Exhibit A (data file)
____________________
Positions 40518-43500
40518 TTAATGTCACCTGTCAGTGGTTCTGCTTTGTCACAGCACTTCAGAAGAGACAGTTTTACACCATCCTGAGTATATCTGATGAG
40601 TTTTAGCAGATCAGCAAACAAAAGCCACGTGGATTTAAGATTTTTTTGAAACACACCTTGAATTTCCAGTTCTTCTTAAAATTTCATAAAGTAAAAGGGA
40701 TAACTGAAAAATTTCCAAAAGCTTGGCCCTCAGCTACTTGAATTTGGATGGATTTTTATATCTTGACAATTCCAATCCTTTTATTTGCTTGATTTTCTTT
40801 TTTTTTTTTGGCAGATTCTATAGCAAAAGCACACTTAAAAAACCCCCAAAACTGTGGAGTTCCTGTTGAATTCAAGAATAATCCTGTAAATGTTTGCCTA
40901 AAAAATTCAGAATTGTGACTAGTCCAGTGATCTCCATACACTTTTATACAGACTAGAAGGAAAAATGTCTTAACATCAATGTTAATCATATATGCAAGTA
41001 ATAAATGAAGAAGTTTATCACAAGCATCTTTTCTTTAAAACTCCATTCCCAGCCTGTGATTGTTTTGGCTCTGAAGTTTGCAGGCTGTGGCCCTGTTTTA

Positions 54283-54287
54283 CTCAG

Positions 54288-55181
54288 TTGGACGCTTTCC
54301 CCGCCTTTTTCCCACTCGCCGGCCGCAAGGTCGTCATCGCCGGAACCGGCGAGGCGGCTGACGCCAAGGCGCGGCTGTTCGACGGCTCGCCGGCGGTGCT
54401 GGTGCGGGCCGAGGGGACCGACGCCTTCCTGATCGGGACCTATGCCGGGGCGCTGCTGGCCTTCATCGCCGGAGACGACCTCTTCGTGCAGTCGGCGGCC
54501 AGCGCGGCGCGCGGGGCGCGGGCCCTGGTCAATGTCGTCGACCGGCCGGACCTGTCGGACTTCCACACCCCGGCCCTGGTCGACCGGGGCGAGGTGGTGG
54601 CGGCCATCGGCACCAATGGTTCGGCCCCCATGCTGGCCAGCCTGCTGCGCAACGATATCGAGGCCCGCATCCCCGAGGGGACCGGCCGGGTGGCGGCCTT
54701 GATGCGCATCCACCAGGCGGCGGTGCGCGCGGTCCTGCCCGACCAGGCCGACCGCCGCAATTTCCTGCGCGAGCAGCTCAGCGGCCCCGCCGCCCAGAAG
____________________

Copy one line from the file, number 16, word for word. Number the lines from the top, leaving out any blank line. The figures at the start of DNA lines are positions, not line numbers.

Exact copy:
54701 GATGCGCATCCACCAGGCGGCGGTGCGCGCGGTCCTGCCCGACCAGGCCGACCGCCGCAATTTCCTGCGCGAGCAGCTCAGCGGCCCCGCCGCCCAGAAG